PORTLAND, Ore. -- Spintronic devices that store information on state variables of electrons (not their cumulative charge) could be the answer to the increasing power dissipation of chips as their dimensions are scaled down. Spintronics also could solve the memory refreshing problem that bogs down computers on startup.
"There are two primary reasons for going to spintronics," Ian Young, a senior fellow at Intel Corp. in Hillsboro, Ore., told us. "The first is they require much less energy to switch, giving them a power advantage. And the other is that they are nonvolatile, since you can turn off the power supply and still retain their spin."
Electron spin is a state variable referring to the physical representation of information. In field-effect devices, the absence or presence of charge
is the state variable.
(Source: Intel and Georgia Tech)
The world's first Simulation Program with Integrated Circuit Emphasis (SPICE) platform for modeling these spintronics devices and interconnects was recently invented by Georgia Tech in collaboration with Intel. The project, supported through the Semiconductor Research Corp. (SRC), will give Intel and other SRC members a leg up on designing spintronic devices and interconnects.
"When you talk about spin, it is a vector," said professor Azad Naeemi at Georgia Tech.
But in electrical circuits, we only deal with voltages and currents and similar parameters. So we needed to represent spin in a very different way. What we have created are simple models based on R-L-C [resistors, inductors, and capacitors], very familiar components that everyone uses in circuit design. We use these components to represent the entire physics of these spintronic interconnects and devices, and therefore you can completely model both a systems spintronic and electronic circuits in same SPICE simulation, thereby giving designers a lot of insight because they know how these components behave.
Intel's primary interest in the project is to define the next-generation interconnect for spintronics devices. Today most of the power dissipated in a complementary metal oxide semiconductor (CMOS) is not in the chip itself, but in the interconnections among them. In order to reap the benefits of lower power dissipation in spintronics devices, the interconnect must be rethought, too. Now with the platform developed at Georgia Tech in collaboration with Intel, engineers have exactly the tool they need to accomplish it.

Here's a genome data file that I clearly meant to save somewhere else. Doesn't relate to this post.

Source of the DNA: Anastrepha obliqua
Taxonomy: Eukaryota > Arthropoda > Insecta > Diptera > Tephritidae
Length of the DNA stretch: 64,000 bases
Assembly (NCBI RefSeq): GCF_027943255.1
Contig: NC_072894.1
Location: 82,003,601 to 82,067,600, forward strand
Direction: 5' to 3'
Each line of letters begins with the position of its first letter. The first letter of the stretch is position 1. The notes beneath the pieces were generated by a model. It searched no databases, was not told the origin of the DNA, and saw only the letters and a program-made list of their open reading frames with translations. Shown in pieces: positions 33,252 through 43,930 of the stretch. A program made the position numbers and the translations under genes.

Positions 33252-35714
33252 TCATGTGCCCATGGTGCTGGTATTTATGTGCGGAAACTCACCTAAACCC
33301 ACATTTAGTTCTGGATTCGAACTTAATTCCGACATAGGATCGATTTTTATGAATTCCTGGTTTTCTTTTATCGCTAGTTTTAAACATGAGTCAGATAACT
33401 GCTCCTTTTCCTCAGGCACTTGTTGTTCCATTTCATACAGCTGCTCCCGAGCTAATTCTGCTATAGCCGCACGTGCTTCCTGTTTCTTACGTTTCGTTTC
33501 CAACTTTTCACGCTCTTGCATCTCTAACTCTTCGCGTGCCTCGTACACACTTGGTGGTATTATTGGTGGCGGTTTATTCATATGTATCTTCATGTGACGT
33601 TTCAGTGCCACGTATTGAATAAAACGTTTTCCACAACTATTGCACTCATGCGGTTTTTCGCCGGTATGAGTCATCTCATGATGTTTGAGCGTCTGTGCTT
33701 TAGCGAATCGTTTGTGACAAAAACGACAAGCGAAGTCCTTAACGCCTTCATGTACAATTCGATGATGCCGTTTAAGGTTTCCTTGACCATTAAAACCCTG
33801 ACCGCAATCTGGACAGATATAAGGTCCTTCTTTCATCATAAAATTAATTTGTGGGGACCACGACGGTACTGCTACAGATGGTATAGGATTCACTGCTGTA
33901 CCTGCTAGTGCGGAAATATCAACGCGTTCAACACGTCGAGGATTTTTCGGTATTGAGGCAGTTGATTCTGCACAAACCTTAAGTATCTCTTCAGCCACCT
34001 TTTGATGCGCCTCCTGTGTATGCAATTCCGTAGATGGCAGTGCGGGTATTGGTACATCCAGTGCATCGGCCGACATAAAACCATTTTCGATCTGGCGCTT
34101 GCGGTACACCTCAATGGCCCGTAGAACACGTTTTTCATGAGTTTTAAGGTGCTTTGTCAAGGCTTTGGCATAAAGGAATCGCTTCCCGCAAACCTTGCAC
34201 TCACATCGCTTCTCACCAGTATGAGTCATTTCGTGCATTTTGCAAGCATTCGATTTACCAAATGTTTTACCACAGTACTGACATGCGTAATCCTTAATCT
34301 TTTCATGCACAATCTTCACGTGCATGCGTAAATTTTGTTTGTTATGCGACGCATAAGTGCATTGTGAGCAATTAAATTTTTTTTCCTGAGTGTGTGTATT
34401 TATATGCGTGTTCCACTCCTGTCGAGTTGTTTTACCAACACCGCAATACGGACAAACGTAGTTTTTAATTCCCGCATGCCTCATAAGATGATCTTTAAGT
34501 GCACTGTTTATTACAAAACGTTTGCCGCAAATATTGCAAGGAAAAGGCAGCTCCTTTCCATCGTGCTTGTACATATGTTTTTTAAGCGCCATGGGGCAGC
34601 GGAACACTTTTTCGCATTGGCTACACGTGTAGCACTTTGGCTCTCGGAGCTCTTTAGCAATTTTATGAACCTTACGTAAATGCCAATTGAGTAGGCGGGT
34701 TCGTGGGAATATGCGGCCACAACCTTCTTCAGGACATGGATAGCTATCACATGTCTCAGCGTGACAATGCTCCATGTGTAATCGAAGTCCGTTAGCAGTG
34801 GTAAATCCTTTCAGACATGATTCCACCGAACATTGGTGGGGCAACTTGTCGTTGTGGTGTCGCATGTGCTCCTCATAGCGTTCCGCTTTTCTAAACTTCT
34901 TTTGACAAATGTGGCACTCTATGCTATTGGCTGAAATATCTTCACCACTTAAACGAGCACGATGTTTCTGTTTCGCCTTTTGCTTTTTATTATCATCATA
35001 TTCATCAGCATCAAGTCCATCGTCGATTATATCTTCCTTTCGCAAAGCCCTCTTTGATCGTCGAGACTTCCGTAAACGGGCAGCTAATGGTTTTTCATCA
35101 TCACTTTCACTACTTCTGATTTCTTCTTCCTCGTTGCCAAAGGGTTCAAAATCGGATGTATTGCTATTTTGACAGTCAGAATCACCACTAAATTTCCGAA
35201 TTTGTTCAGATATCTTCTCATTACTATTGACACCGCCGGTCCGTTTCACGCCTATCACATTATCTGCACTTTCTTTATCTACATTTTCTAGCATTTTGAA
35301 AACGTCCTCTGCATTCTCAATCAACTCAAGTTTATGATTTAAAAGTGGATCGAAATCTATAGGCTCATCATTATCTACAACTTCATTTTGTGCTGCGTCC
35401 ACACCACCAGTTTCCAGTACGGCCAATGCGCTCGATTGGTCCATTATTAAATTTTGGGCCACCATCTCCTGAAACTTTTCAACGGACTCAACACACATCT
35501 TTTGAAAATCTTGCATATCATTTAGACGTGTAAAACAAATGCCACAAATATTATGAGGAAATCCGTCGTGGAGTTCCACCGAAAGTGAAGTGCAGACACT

Spin diffusion in a non-magnetic channel represented by physics (left) differential equations and by R-L-C components
that can be simulated by SPICE (right).
(Source: Intel and Georgia Tech)
"There's research going on in spintronic devices -- finding the next logic switch -- but little attention has been paid to the interconnecting between those devices," Young said.
The uniqueness of this research is that it is putting something out there modeling wise to enable an understanding of the implications that interconnects will have on logic implemented with spin. If spintronics devices were used with electrical interconnects, then you would have to convert from spin to charge, which requires a transducer, then back to spin again. So we would like to stay in the spin state as much as possible -- so we need to understand the delay and the energy of a spin interconnect."
The spintronic platform created by Georgia Tech and Intel can provide compact SPICE models for copper or aluminum interconnects. The main factors involved are the length of the wires (for long interconnects, you have to use repeaters), the cross-sectional dimensions, and the resistivity, which increases as the wires are made smaller.
Scattering at wire surfaces and grain boundaries also must be considered, since they become dominant at nanoscale dimensions. The platform includes compact models for nano magnetic dynamics, electronic and spintronic transport through magnet to non-magnet interfaces, electrical currents, and spin diffusion.
— R. Colin Johnson, Advanced Technology Editor, EE Times